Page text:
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More Nepotism on Fox Financial Shows

Reported by Judy - February 20, 2006

I've always thought that when it comes to economic (non) sense, having John Bradshaw Layfield on a Fox News financial show makes as much sense as having long-haired conservative Tom Adkins on a Fox News financial show. It turns out that Layfield has exactly the same financial credentials as Tom Adkins.

Adkins, a guest on Brenda Buttner's "Bulls and Bears" show, is actually "Mr. Brenda Buttner," as noted in this recent News Hounds post. Layfield is a wrestler in the World Wrestling Federation, the host of a conservative talk radio show, and the author of a book on personal finance, called Have More Money Now. But what is Layfield's major qualification for being on a Fox News financial show? He is "Mr. Meredith Whitney." Layfield is married to Fox News financial analyst Meredith Whitney.

Fortified by such sterling credentials, Layfield was chosen to comment on the economic significance of a federal district court jury verdict last week in favor of the pharmaceutical giant Merck in a suit brought by the family of a Florida man who died of a heart attack after taking the drug Vioxx. Layfield decided the case was all about "personal responsibility," although he failed to say why it was responsible for the pharmaceutical company to sell a drug without telling the buyer that it could cause a heart attack.

"If you have 18 cheeseburgers a day and die of a heart attack, you can't sue McDonald's any more than you can sue a spoon manufacturer for you becoming obese," ranted Layfield, in response to a question about the impact of the jury verdict on Wall Street.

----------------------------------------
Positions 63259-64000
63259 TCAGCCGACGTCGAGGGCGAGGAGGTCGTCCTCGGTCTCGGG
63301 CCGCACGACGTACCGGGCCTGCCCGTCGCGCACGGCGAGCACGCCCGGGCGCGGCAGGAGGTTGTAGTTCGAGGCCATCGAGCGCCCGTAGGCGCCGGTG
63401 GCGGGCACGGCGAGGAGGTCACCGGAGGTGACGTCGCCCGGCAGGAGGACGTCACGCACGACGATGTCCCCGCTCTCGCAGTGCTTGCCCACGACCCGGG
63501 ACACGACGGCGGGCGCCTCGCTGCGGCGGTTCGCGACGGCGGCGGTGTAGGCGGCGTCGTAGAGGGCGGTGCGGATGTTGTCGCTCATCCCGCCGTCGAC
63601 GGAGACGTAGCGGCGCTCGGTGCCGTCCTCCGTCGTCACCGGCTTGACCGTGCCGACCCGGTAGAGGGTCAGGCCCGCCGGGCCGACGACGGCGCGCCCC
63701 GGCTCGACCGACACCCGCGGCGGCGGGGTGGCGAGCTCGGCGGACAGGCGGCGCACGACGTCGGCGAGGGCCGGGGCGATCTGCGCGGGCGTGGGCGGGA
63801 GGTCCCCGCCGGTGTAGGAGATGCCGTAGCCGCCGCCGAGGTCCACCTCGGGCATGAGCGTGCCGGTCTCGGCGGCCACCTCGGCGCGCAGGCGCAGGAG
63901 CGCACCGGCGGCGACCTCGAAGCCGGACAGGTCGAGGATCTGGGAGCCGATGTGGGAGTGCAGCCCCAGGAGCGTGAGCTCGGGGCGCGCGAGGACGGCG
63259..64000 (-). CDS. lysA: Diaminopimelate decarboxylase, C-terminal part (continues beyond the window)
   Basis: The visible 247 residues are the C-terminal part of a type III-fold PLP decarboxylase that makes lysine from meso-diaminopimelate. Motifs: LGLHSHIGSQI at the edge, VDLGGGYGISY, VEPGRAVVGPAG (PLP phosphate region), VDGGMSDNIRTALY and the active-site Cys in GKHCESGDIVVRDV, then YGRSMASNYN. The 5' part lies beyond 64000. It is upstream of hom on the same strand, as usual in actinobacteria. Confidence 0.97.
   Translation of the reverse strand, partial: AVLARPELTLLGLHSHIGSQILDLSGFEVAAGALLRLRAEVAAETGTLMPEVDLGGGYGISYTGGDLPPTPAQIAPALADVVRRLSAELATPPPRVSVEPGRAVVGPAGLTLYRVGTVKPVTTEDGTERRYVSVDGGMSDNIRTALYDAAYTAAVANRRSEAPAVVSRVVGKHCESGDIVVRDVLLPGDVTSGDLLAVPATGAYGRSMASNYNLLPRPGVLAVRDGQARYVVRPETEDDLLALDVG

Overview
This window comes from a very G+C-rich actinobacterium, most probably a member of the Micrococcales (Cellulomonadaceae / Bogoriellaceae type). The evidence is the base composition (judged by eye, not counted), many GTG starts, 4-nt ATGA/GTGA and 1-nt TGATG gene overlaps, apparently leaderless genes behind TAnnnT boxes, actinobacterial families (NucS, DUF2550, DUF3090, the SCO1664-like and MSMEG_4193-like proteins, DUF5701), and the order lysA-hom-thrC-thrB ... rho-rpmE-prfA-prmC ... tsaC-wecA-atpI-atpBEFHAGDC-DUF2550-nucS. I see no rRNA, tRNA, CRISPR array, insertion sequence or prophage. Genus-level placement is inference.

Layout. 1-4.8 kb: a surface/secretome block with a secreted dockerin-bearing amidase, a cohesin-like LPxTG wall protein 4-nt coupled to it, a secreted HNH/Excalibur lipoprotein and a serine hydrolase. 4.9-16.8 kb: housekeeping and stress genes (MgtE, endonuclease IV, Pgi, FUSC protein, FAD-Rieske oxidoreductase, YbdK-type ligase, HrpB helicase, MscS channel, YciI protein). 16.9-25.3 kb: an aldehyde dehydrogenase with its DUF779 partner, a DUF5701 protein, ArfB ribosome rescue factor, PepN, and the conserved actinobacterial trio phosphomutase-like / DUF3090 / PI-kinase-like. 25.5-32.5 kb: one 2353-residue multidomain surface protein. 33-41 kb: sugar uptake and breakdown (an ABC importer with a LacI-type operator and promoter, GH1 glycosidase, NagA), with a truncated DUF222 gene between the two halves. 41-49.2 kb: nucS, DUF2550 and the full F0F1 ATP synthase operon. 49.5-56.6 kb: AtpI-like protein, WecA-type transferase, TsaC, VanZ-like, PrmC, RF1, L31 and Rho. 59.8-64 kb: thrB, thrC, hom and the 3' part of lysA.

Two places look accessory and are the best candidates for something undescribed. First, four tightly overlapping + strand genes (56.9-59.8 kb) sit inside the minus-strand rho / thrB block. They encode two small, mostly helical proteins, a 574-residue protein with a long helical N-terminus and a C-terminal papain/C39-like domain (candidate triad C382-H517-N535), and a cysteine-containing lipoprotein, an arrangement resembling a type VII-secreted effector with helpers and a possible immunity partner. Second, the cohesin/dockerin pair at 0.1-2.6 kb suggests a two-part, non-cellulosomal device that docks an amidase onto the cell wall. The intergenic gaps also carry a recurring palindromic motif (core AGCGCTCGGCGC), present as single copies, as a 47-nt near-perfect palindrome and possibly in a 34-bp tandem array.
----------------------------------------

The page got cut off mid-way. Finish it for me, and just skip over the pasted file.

Layfield met some resistance for his views from other members of the panel. Regular Pat Dorsey, of morningstar.com, noted that the case against Merck probably has little significance because it was one of the weaker ones among the thousands that have been filed by Vioxx users who have had heart attacks. The victim in this case had only taken the drug for a month.

Gary Kaltbaum, of Kaltbaum Associates, rebutted Layfield's "personal responsibility" claim saying, "You say it's all ridiculous, but it's only ridiculous until it happens to your family."

Layfield shot back that two of his uncles died of cigarette smoking but that he did not sue the tobacco companies because they knew smoking was bad for them. Again, Layfield left out the fact that tobacco companies intentionally made their product more addictive so that it would be extremely difficult for people to do the responsible thing and quit. Was that a responsible act by the cigarette makers?

Such details are immaterial to a guy like Layfield, who acted like he thinks every discussion should be "smackdown." His financial guidance is as phony as a WWF wrestling match. His goal is to tout GOP political philosophy under the guise of predicting financial trends.

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